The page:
I hardly ever use WordPress’ visual editor. As a web developer, it just feels more natural and efficient for me to compose pages and posts in the HTML panel, manually adding the markup I need to give me the control I want.
But because WordPress makes publishing to the web so accessible to a wide audience of varying technical aptitude, I get how important the visual editor is. In fact, it was a fairly non-technical client that first pointed out to me that the visual editor on their site had stopped working after a recent WordPress upgrade.
A little research turned up lots of posts in the WordPress forums from people having the same issue, although I don’t remember any specifically attributing the problem to an upgrade. I just assumed some file used by the editor had gotten corrupted somehow and that it was an isolated incident. I found a solution suggested by someone in the forums, it worked, and I moved on to other projects.
Over the last few weeks however, I’ve upgraded around half a dozen other WordPress installations for clients and they’ve all had the same issue. After the upgrade, the “kitchen sink” (the visual editor toolbar) disappears and the tab that switches between the Visual and HTML views doesn’t do anything. You can’t view the page or post content in the Visual mode.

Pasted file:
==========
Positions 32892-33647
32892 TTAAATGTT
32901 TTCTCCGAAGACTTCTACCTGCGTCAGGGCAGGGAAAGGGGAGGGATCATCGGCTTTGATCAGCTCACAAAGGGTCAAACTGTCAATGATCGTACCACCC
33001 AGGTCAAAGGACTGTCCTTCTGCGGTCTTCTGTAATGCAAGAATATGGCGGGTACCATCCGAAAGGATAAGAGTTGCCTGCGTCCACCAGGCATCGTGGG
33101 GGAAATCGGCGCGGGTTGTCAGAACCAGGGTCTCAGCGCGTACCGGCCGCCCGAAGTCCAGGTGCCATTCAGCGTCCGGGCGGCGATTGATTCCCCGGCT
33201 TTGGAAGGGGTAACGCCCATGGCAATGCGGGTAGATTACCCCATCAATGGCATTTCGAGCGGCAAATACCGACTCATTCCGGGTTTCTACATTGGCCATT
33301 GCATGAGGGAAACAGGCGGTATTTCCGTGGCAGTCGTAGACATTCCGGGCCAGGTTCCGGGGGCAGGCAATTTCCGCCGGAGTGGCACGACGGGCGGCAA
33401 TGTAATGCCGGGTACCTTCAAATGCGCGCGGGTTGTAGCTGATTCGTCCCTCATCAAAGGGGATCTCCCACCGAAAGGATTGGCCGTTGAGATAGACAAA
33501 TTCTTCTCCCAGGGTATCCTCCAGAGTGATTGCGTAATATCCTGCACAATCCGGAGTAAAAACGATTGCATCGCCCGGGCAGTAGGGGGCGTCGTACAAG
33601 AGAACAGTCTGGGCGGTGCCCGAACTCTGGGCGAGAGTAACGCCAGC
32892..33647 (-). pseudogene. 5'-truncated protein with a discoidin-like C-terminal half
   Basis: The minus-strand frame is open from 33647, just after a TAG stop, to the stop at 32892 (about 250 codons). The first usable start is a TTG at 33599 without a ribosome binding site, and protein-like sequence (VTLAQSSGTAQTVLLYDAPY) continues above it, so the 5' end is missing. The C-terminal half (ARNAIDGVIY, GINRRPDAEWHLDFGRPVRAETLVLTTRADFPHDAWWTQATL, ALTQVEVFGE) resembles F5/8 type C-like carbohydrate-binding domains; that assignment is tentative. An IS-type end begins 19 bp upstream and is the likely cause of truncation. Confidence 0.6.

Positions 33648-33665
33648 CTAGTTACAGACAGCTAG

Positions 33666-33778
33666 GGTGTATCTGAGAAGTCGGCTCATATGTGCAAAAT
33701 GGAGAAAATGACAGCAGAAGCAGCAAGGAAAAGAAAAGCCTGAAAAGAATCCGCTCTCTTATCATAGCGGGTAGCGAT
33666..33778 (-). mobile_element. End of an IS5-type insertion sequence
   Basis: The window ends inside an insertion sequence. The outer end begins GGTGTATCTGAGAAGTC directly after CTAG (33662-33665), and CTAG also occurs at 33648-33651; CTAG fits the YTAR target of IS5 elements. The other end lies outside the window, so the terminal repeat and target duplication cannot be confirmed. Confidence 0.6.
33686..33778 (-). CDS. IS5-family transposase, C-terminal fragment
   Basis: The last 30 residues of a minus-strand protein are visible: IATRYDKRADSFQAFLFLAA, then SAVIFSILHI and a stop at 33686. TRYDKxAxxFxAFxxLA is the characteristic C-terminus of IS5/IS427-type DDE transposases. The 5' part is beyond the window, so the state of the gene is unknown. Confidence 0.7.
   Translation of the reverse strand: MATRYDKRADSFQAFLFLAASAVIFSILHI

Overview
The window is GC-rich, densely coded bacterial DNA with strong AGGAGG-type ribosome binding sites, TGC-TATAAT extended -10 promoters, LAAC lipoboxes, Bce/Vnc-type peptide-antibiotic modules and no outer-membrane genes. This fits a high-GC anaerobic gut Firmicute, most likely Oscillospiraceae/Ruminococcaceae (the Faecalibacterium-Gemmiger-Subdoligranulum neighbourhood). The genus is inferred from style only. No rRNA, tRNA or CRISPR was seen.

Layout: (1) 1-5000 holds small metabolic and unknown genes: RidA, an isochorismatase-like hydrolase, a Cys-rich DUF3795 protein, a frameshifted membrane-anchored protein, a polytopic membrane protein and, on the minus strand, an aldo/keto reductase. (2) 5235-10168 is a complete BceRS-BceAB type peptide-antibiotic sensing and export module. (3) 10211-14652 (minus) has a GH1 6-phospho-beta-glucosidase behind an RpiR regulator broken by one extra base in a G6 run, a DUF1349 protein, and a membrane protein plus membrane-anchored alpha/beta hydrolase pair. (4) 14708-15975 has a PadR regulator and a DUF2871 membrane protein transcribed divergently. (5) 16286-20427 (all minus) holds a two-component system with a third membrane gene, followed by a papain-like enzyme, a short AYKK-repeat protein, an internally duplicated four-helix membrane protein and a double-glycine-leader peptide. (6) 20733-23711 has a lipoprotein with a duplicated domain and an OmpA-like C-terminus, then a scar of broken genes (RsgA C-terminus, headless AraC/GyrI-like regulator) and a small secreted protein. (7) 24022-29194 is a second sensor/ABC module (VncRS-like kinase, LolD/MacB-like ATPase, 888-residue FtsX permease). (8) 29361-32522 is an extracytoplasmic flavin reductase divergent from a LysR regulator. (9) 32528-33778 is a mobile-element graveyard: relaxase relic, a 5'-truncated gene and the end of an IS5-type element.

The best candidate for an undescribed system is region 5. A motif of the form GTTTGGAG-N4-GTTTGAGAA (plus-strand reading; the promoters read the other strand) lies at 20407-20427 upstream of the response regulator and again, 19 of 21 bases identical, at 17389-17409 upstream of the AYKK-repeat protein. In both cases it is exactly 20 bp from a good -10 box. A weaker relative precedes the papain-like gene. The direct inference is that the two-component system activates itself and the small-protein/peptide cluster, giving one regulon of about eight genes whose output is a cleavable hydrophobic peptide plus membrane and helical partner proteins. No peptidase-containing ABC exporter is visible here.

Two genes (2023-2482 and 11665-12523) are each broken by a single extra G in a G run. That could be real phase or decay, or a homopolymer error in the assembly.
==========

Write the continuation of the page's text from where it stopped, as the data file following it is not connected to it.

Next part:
The original fix still works but it involves adding a line of PHP to the wp-config.php file. Not overly complex but also probably not something your average WordPress user wants to try to do themselves. Luckily I found another solution that solves the problem and actually has some added benefit as well.
So if you’re having problems with the visual editor after a WordPress upgrade, or if you’re just looking for an easy way to get a little performance boost, try the Use Google Libraries plugin. Search for ‘use google libraries’ from the Install Plugins control panel page or browse to http://wordpress.org/extend/plugins/use-google-libraries/ and download it directly from the WordPress Plugin Directory.